S 267(1) states that the police may apply to a Magistrate for the issue of a search warrant in relation to particular premises or a vehicle located in a public place, if the officer believes on reasonable grounds that there is, or may be within the next 72 hours, on the premises or in the vehicle evidence that a person has committed a relevant offence.
S 267(2) provides a Magistrate with the power to issue a warrant in accordance with the Magistrates Court Act 1989.
If a warrant is issued under s 267 of the Victoria Police Act 2013, the police officer named in the warrant may enter the premises or vehicle named in the warrant and, if necessary, use force. So long as the police officer believes on reasonable grounds that a thing, or thing of a particular kind, named or described in the warrant is connected with the alleged offence, they may:
- Search for the thing;
- Seize the thing;
- Secure the thing against inference;
- Examine, inspect or take samples of the thing.
Seizure of things not mentioned in the warrant
The police may also seize property not mentioned in the warrant if they believe on reasonable grounds that the item is of a kind which could have been included in the warrant or will afford evidence about the commission of any offence. The officer must also believe on reasonable grounds that the seizure of the thing is necessary in order to prevent its concealment, loss or destruction or its use in the commission of an offence (s 271).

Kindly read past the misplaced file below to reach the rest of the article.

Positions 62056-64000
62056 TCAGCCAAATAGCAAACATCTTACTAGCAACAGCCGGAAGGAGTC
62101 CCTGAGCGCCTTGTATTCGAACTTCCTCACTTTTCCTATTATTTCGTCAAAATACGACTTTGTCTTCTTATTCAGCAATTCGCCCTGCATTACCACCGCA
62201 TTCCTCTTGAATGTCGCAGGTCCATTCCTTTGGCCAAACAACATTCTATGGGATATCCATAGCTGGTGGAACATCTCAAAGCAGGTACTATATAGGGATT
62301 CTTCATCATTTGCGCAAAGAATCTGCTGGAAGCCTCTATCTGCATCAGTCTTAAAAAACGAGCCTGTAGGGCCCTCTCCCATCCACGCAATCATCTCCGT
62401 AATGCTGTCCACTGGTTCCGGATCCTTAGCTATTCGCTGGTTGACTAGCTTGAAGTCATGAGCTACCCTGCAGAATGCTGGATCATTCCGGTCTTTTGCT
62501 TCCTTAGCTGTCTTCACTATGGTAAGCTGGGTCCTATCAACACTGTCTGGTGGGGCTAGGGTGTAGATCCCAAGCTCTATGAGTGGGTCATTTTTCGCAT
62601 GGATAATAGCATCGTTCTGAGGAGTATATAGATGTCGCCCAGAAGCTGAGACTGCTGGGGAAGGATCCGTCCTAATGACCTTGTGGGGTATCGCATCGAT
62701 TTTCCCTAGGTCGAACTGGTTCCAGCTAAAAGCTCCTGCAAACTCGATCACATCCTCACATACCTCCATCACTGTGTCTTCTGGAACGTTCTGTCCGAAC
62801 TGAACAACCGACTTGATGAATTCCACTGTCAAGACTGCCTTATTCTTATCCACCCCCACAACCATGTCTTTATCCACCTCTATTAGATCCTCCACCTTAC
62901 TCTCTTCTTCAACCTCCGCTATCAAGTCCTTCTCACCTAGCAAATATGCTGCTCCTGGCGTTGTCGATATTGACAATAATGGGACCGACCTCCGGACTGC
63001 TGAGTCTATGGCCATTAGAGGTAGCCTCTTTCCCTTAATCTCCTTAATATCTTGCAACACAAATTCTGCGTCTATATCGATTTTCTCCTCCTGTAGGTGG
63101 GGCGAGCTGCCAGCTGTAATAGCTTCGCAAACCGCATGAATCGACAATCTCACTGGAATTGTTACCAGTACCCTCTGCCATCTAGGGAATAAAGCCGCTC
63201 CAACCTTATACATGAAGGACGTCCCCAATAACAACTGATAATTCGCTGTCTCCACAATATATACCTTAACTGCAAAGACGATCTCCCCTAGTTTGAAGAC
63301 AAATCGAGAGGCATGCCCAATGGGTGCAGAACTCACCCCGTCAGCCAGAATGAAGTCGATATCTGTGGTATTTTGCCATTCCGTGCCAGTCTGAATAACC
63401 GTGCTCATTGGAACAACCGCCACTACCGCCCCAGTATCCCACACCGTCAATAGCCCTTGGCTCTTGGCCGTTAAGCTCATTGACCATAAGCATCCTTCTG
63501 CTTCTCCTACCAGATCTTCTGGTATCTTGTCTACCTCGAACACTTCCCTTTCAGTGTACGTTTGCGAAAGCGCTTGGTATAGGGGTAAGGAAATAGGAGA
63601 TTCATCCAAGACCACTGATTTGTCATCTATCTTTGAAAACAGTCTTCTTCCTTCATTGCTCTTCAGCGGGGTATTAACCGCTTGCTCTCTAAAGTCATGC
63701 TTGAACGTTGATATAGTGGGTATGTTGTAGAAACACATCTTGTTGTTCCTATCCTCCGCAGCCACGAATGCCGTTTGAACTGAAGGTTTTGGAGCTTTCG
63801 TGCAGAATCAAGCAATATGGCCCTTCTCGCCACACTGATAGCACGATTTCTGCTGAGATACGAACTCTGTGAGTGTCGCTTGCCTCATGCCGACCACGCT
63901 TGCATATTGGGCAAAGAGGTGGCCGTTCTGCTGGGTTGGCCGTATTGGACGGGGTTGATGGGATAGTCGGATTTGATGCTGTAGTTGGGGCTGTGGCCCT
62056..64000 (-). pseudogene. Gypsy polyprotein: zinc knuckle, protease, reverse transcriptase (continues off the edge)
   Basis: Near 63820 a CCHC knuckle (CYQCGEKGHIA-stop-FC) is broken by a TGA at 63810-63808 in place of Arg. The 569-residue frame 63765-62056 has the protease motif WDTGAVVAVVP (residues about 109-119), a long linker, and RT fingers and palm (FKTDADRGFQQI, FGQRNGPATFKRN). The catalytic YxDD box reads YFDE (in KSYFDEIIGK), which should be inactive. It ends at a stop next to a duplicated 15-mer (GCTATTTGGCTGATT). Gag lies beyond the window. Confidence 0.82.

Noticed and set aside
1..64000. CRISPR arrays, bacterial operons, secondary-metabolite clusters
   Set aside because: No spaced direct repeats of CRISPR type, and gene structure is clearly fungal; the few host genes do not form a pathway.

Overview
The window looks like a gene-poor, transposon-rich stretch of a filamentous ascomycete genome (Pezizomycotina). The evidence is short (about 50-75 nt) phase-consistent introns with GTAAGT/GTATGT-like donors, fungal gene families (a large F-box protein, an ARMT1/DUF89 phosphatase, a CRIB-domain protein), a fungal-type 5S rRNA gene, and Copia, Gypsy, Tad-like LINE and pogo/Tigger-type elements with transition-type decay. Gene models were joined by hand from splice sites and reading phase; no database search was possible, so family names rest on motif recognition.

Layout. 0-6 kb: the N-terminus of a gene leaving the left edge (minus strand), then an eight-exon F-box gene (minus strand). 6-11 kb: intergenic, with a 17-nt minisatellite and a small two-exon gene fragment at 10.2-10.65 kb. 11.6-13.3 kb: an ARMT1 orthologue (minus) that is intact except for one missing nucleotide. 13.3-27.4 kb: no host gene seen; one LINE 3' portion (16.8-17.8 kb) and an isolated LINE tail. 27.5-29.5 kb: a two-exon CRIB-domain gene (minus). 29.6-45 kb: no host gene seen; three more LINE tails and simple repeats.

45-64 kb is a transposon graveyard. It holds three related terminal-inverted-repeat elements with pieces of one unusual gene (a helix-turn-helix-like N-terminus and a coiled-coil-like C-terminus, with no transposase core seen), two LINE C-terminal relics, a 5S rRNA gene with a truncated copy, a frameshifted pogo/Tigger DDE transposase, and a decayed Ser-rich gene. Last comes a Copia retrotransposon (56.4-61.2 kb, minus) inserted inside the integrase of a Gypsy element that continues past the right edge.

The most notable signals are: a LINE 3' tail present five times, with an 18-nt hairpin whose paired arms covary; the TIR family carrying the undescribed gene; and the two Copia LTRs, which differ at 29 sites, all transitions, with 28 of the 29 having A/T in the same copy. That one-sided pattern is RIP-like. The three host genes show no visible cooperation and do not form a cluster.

The common law describes the seizure of property not specifically mentioned in a warrant as the “chance discovery rule”, which requires goods seized to be ‘adventitiously found’ in the execution of a search warrant. (R v Applebee (1995) 79 A Crim R 554; Siddique v Martin (2016) 51 VR 564 557 ). The common law also states that goods may only be seized in this manner if the police officer holds a reasonable belief that the goods constitute evidence of a serious offence (Siddique v Martin (2016) 51 VR 564 557).
Do the police need a warrant to search and seize my phone?
The general rule is that unless a person provides voluntary consent, the police need a warrant to search and seize a person’s phone. There are certain circumstances, however, where the police do not need a warrant to enter and search premises for the purpose of arresting someone. For example, under s 459A of the Crimes Act 1958, the police can enter and search a premises without a warrant if the officer finds a person committing a serious indictable offence or if they believe on reasonable grounds a person has: